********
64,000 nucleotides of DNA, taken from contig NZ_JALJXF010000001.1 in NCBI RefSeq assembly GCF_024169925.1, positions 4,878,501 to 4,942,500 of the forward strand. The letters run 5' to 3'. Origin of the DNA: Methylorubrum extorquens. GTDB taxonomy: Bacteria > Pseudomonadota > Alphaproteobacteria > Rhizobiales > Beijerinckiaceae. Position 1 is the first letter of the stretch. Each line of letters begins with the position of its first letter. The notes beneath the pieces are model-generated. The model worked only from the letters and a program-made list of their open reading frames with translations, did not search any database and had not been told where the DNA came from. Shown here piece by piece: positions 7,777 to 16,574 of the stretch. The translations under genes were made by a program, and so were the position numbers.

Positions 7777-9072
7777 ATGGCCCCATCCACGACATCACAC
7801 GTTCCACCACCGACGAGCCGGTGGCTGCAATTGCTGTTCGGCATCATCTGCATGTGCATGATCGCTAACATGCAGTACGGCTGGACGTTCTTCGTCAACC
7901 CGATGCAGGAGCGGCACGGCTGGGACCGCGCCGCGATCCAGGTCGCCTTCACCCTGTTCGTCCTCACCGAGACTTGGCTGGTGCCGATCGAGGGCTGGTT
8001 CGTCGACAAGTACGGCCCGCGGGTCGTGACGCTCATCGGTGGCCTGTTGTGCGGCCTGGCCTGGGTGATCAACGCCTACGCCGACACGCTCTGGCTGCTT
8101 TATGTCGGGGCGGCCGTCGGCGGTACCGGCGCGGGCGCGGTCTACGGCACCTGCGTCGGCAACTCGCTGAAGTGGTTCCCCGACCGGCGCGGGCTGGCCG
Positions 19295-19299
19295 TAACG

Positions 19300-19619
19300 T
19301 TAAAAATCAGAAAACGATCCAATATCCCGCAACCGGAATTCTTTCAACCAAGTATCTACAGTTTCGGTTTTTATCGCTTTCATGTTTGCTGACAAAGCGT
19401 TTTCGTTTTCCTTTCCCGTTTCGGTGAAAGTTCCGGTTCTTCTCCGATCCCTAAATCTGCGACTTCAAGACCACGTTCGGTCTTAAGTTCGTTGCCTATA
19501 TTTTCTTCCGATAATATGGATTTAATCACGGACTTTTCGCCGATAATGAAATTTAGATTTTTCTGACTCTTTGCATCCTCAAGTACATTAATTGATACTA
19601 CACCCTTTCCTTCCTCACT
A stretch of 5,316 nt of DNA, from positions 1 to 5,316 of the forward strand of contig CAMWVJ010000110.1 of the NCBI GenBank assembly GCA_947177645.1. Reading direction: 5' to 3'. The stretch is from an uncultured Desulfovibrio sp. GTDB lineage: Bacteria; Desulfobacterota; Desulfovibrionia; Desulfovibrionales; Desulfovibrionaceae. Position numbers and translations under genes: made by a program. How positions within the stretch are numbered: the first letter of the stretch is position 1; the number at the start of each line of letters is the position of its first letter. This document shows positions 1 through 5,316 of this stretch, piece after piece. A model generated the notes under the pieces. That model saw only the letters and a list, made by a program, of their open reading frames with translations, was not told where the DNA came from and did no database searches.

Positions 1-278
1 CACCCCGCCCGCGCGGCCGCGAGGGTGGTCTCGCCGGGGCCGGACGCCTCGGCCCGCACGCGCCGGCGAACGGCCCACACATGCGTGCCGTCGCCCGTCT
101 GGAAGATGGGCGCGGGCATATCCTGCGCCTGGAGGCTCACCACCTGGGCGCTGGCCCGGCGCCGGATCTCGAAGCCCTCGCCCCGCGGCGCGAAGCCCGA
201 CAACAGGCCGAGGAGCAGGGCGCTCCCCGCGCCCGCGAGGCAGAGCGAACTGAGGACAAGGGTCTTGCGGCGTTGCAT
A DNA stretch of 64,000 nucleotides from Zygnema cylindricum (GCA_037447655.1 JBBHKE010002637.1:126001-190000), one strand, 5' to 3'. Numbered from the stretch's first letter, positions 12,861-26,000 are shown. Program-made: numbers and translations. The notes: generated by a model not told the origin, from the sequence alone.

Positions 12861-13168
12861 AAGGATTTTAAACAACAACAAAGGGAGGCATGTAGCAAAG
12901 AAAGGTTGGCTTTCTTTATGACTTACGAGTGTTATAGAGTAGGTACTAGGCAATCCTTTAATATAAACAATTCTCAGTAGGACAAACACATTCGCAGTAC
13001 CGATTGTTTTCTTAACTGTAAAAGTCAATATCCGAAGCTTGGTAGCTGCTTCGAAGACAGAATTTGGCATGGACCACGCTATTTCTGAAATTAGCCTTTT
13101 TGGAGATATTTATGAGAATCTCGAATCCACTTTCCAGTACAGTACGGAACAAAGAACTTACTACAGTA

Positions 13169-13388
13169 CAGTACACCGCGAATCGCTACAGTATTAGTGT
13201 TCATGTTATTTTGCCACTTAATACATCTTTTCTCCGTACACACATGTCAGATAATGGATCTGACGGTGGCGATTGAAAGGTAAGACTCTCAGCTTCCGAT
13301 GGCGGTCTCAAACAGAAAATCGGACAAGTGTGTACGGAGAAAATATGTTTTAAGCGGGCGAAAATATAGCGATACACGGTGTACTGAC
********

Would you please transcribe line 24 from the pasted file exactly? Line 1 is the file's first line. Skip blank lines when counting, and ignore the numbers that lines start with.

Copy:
12901 AAAGGTTGGCTTTCTTTATGACTTACGAGTGTTATAGAGTAGGTACTAGGCAATCCTTTAATATAAACAATTCTCAGTAGGACAAACACATTCGCAGTAC